|Yet more pumpkins.|
One of my favorite things about going to the Alamo are the pre-shows. In-between each film, a reel of classic horror trailers were presented. Each one had a theme. One was a collection of "Don't!" movies, including "Don't Answer the Phone," "Don't Open the Door," and concluding with Edgar Wright's "Don't." Another set was of "blood" movies, giving us trailers for "Blood Beach," "Blood Orgy of the She-Devils" and more fun stuff. I enjoyed Mr. Lobo's antics but you can't overstate the fun of a good old fashion collection of bizarre and sleazy movie trailers. On with the reviews!
Rebirth of Mothra III (1998)
Mosura 3: Kingu Gidora raishu
Last time, I said that Toho clearly didn’t care what the kaiju otaku thought about their movies. Maybe not but the studio at least seemed aware of when they made a bad movie. After the lackluster response to “Rebirth of Mothra II,” the studio got their shit together for the third of the Heisei Mothra movies. “Rebirth of Mothra III” dials back the kid friendly angle a bit, beefs up the monster action and mythology, and wraps things up on a fairly decent note.
It also introduces a fan favorite enemy. King Ghidorah returns to Earth after millions of years. The kaiju was responsible for destroying the dinosaurs at the end of the Cretaceous period. Now he’s back to do the same to humanity. He kidnaps the kids of Japan, putting them in a weird bio-bubble in the jungle. Mothra, his fairies in hand, shows up to save the day. However, the mystical moth is out-matched. Deciding to take the fight to Ghidorah, Mothra travels back in time to defeat the monster in the past when it’s weaker. Meanwhile, a trio of young siblings have to help the fairies, and humanity, survive in the present.
Another big difference between this and the previous two “Rebirth of Mothra” flicks is that the audience is actually invested in the kids and the fairies. Holy shit. I know, right? The hero kid is the oldest of the three siblings. Shota is a bit of a misfit and a truant who frequently skips school to explore the near-by forest. When Ghidorah abducts all the children from the school, he’s the only one left, forcing him to save his siblings. He’s older and edgier then your usual “Rebirth of Mothra” protagonist, which helps. The fairies, meanwhile, are directly involved in the plot. Belvera and her sisters put their differences aside to stop Ghidorah. Apparently even the bad fairy draws the line at killing kids. There’s some business about stones that transforms the Elias’ tiny daggers into magical swords. I don’t care about that. However, it is nice that the fairies are directly involved in the story, trying to stop Ghidorah and helping Mothra out.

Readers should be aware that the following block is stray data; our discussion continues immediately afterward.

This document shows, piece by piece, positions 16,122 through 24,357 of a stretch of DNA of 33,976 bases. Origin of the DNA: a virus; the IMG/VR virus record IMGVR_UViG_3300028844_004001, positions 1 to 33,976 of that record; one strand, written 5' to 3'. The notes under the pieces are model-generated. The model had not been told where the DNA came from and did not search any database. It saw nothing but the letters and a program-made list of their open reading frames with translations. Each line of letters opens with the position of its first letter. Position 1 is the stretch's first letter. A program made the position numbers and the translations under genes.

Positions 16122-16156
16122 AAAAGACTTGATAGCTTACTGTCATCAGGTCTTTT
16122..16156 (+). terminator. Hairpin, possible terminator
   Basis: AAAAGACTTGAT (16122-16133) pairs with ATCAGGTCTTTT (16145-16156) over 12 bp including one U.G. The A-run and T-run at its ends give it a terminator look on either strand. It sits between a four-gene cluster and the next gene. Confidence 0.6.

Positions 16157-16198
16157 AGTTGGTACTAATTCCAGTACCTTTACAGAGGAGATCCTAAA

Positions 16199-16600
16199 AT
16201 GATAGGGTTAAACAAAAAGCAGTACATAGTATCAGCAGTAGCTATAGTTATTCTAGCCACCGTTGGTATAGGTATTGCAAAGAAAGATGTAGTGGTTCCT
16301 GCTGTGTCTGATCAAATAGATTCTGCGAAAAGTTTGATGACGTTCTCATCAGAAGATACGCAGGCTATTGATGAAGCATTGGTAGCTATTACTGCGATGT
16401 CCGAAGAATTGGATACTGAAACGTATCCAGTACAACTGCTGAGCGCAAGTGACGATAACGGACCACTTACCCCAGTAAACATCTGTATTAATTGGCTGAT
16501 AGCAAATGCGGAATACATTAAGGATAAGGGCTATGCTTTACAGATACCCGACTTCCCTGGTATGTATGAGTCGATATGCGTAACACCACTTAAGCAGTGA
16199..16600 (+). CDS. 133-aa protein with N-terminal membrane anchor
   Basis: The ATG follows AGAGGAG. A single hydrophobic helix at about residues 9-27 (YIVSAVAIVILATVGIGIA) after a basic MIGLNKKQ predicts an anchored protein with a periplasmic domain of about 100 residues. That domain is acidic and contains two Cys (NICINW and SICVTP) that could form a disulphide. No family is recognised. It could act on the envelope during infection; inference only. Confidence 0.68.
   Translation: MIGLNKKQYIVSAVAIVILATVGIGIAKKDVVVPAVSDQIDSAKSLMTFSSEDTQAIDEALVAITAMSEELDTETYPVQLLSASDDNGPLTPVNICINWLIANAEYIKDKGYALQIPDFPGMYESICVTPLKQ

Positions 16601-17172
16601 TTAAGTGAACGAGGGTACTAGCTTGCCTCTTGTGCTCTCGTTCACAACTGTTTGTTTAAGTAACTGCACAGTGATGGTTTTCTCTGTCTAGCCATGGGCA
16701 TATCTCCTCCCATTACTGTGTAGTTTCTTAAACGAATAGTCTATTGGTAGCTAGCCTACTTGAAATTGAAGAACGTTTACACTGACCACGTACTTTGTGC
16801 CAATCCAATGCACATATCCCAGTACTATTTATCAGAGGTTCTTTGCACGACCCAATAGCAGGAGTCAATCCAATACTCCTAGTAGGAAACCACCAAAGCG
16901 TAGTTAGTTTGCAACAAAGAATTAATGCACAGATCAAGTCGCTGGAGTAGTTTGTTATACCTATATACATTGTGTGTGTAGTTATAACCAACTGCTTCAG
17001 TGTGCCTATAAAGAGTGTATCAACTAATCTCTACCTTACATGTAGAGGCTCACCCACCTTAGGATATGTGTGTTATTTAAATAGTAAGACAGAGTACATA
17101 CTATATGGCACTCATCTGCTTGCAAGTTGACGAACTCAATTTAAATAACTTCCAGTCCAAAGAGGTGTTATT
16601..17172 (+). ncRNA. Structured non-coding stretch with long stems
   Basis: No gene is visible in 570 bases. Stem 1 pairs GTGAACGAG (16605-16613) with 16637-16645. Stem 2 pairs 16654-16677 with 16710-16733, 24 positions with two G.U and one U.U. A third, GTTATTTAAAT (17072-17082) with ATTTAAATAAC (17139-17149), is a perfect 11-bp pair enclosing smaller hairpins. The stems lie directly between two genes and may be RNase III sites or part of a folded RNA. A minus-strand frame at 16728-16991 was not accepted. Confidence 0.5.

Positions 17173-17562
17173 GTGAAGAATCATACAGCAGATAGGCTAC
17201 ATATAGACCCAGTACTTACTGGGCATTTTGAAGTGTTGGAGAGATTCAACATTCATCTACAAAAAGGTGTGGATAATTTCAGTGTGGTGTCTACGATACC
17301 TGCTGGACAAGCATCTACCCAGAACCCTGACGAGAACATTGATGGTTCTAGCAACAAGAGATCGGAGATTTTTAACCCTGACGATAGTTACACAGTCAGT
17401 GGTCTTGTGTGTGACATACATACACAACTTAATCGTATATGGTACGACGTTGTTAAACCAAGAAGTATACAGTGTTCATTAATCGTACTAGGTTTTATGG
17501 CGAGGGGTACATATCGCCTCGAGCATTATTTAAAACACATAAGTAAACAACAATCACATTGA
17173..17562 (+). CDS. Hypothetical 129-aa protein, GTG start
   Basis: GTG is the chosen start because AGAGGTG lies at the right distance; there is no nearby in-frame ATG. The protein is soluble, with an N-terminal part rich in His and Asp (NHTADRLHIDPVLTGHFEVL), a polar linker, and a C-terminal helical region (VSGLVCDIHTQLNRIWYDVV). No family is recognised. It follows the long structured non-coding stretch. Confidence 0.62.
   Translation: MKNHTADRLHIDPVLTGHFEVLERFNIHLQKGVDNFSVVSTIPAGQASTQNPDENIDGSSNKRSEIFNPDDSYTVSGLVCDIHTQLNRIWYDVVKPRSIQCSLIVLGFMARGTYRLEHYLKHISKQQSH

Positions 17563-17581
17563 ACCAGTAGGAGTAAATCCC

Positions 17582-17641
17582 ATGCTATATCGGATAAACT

Godzilla vs. King Ghidorah.” Cretaceous Ghidorah is thinner, more agile, and has a thornier armor. In the past, we see the dragon eating dinosaurs, which is cool, and the two monsters really beat the crap out of each other. Like last time, Mothra undergoes several transformation. At least they actually feed into the plot though. Leo turns into Light-Speed Mothra to travel back in time, Armored Mothra to survive being buried in lava, and Millieum Mothra after everything’s over. The monster fights are satisfying and fun, easily pleasing this kaiju nut.
None of the “Rebirth of Mothra” movies are great. None of them even remotely approach the quality of the Heisei Godzilla series. However, part three is the one that comes the closest. It has the least cutesy nonsense, even though there are still plenty of kids and musical numbers, and the most focused storyline. Thankfully, there is no overdone moral message this time, which also helps. I doubt this is a series I’ll revisit much but at least part three gives me a valid reason for owning the shiny new Sony Blu-rays. [6/10]
Night of the Creeps (1986)
I considered opening this review with the phrase, “Fred Dekker is the most under-appreciated horror director ever.” This, however, isn’t true. The two horror films Fred Dekker made are genuine cult classics and widely beloved by thousands of fans. It’s not that Dekker is obscure. He just doesn’t work enough. It’s proof that cult cache doesn’t count for much in Hollywood, even though everyone loves “Night of the Creeps” and “The Monster Squad.” Maybe it’s a miracle that a project as offbeat as “Night of the Creeps” got made in the first place. Considering the movie wasn’t a hit originally, maybe it’s a miracle that Dekker made as few films as he did.